6. Milk into a clean, cold container. At our farm, we have two stainless steel buckets that we wash in extra-hot, soapy water daily. The buckets stack on top of one another. The bottom bucket is filled with a layer of ice cubes on which the top bucket rests. In this manner, milk is chilled immediately upon collection. This not only reduces the risk of spoilage, but keeps the milk tasting sweet and delicious. Milk that is allowed to get warm has more of a goaty or musky flavor.

7. When milking is complete, strain the liquid through a mesh coffee filter or milk filter to remove hair and debris. We milk our does one at a time, straining milk into jars in between and storing it in a cooler with ice until we are ready to take the jars inside and place them in the fridge.

8. When milking is complete, clean the teats again. I recommend dipping teats in Fight Bac or Hibiclens using a non-return teat dip cup, like the one pictured here. An internet search will reveal a number of homemade teat dip recipes, but I personally prefer Hibiclens or other CHG (Chlorhexidine gluconate) treatment because it is non-irritating and when it dries, it seems to form a seal on the tip of the udder that prevents infection very effectively. After dipping each teat, excess cleanser is discarded and the goat is allowed to remain on the stand for a minute or two while the Hibiclens treatment dries. I use this time to scratch my does on the head and give them a treat as a reward for allowing me to milk them.

Hibiclens can be quite expensive, but it is cheaper than treating mastitis and the resulting loss of milk while the doe recovers. I dilute it 50% with water, and have very good results.

Photo credit: agroserve.co.uk

9. Store milk in sterile containers in the refrigerator. When milking is complete, we immediately date the jars with a grease pencil and rush them to the fridge. Milk lasts a week in our fridge easily with no change in quality. On the rare occasion that we don't drink it within two weeks, I use it to make yogurt or cheese.

It may be my imagination, but I have found that if I scrub jars clean of any milk solids or residue prior to sterilization, milk lasts longer. Perhaps germs are able to survive the dishwasher by hiding in the residue.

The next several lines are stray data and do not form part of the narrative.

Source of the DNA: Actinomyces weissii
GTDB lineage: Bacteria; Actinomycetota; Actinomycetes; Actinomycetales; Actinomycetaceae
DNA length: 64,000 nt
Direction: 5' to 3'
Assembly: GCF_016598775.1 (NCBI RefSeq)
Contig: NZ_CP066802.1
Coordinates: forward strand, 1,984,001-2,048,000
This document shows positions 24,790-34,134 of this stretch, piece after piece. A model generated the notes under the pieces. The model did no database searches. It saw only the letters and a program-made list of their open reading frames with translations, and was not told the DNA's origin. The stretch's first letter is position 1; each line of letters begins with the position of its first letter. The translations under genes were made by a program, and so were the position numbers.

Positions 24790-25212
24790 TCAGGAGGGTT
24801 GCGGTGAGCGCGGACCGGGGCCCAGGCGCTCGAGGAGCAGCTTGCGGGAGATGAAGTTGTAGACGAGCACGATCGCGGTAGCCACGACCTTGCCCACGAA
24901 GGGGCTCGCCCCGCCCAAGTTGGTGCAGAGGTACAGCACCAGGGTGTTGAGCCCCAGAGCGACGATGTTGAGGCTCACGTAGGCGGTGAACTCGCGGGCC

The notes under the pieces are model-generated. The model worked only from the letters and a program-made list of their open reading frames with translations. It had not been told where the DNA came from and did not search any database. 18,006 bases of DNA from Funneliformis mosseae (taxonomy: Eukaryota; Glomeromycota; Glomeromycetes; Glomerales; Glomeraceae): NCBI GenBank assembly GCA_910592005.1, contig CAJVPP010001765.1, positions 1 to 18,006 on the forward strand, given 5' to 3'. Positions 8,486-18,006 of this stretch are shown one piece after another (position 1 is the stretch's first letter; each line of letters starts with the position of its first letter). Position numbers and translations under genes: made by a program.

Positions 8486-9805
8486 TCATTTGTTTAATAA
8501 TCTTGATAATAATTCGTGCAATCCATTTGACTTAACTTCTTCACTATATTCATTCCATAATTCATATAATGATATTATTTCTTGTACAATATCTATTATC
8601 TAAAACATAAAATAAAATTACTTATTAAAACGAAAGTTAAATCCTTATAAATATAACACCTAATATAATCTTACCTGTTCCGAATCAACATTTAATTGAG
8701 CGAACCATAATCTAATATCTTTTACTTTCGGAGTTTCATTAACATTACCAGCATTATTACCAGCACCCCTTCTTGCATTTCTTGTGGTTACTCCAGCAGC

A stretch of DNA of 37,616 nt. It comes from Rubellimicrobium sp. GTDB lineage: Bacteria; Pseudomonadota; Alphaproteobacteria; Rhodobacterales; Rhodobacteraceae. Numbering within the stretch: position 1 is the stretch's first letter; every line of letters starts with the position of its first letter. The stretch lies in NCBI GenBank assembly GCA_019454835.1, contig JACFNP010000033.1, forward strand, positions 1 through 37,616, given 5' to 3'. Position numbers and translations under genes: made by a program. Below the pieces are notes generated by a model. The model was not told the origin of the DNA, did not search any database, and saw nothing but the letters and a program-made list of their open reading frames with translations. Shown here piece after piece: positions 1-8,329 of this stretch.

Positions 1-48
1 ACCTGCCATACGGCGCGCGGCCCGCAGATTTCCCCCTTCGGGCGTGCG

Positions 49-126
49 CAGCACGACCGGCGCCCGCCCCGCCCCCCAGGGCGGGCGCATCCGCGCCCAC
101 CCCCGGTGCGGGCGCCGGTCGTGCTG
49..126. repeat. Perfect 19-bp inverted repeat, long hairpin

10. Thoroughly wash milking equipment with hot, soapy water. Commercial detergents are available for purchase, and many home recipes are posted online. I wash and scrub my equipment with very hot, soapy water and air dry it on a rack. Every time I use the dishwasher, I throw my buckets and straining equipment in with the dishes and wash them on the extra hot setting.

The washcloths that I use to clean udders are washed in the clothes washer with a load of white clothing, using hot water, detergent and bleach. Each cloth is only used once before it is discarded in the dirty bin. I have a large number of cloths, purchased at the dollar store, so that I can collect a bunch of them before I have to run a load through the wash. I try to use bleach only on rare occasions, since I have a laundry-to-landscape system. Alternatively, you could use disposable paper towels.

Photo credit: biology.clc.uc.edu.

11. Drinking raw milk has inherent risks, since it is not pasteurized to remove any harmful organisms that may be present. Research recommended hygiene methods to keep your raw milk safe for consumption, and avoid raw milk altogether if you have immune disorder or other health risks. For those of us who are reasonably healthy, drinking clean, raw milk is good for our bodies and so delicious. Enjoy!